HEFFNER: What will change though, just in a, a continuing expansion of the powers of the private sector?
BURNS: Well, I, I think if things become … if the private sector becomes so irresponsible that there is a huge reaction against, as occurred actually both during TR’s time and under FDR, that there might actually be the possibility of fundamental changes that would modernize government, strengthen government to cope with what’s going on in the private sector. But I would say the chances of that are about two out of five.
HEFFNER: Where do you see in the present … and we just have a few minutes left, where do you see in the present political scene, on the present political scene signs of lions …
HEFFNER: … prowling around.
BURNS: I don’t really see them. I, I look at some of these Congressional leaders, like a Daschle, that’s a possibility there. I will say to you, as someone who’s talked with Hilary Clinton and watched her across the border from Massachusetts, we get a lot of New York State news and followed that campaign closely, I think there is a potential President of the United States, which would be, of course, presumably the first woman President, unless Elizabeth Dole on the Republican side, I’ll be bi-partisan here, takes the lead. But it may be that this lack of great male potential leaders makes us look more at the women in this country.
HEFFNER: You know, it’s interesting, on that score, on others too, I realize that you and I have experience today, in the two programs that we’ve done, a lot of discussion about change, about leadership … we haven’t said anything, and it reminds me of the criticism of FDR, in his first Inaugural Address, we haven’t said anything about the world outside.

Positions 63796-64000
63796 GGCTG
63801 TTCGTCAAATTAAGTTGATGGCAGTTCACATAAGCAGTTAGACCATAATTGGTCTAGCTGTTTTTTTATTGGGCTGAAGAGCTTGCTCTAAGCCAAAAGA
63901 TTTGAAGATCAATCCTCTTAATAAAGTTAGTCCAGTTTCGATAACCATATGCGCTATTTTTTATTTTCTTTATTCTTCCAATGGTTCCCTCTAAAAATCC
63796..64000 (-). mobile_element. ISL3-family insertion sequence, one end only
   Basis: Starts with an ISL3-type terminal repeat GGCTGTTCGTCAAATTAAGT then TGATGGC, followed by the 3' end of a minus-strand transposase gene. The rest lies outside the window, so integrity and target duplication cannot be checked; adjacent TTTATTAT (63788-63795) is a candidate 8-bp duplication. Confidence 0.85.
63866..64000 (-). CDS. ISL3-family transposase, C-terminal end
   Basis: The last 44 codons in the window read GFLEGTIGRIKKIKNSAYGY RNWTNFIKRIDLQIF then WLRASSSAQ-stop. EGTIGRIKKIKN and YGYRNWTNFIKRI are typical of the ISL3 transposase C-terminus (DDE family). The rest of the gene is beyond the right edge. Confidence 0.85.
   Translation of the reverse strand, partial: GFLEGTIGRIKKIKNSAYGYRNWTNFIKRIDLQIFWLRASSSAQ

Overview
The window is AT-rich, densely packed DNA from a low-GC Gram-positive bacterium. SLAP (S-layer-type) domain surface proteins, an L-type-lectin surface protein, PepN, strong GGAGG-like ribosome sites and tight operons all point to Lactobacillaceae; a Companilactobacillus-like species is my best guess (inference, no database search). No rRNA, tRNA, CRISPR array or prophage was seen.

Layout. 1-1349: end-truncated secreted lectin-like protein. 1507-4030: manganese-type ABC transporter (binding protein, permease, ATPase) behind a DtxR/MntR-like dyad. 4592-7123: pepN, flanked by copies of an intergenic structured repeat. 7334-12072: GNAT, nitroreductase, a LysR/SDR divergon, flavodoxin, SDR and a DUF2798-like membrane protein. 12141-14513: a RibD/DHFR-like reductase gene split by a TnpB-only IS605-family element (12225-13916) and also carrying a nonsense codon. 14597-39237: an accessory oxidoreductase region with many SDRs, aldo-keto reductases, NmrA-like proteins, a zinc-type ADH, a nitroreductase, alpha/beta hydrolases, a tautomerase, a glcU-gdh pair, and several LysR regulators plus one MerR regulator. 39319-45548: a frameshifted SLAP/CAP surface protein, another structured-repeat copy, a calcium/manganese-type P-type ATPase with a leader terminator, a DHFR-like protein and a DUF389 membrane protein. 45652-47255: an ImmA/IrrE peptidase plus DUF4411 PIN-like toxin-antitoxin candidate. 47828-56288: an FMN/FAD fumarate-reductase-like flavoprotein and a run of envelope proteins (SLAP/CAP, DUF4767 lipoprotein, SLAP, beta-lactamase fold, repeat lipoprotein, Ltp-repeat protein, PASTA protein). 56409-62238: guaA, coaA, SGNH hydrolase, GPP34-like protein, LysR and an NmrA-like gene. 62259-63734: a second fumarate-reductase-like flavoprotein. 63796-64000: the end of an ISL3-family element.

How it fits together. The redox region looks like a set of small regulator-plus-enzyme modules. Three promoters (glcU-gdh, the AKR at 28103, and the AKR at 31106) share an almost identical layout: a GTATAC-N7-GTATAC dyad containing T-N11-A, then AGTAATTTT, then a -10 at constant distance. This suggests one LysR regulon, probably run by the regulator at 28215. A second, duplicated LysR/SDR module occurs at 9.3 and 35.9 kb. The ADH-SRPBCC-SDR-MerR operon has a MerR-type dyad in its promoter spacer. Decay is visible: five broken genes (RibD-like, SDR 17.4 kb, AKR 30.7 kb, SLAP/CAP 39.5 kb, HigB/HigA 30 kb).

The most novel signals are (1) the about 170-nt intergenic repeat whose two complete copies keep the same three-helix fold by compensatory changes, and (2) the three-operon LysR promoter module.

BURNS: Well, I did make the point that FDR faced up to his … to the great menace of Hitlerism and so on …
BURNS: … that was a brief comment …
HEFFNER: … that was later on.
BURNS: Well, in the foreign policy area you do have to have strong executive leadership and typically we do provide that to the President. The President has really got quite a lot of treaty making power and executive foreign policy making power that makes it, I think, less of a critical situation.
HEFFNER: I, I don’t understand that. Really, Jim. Because it seems to me that things are going on outside of our borders, beyond our borders that put us in so many, make us vulnerable in so many areas.
BURNS: I agree … outside our borders, but in terms of our response to what’s going on, it seems to me that the President’s foreign policy making and Commander-in-Chief powers gives the government more strength than we have in the domestic arena.
HEFFNER: I see, you say we have the, we have the capacity …
HEFFNER: … do you feel that that capacity has been tapped, used?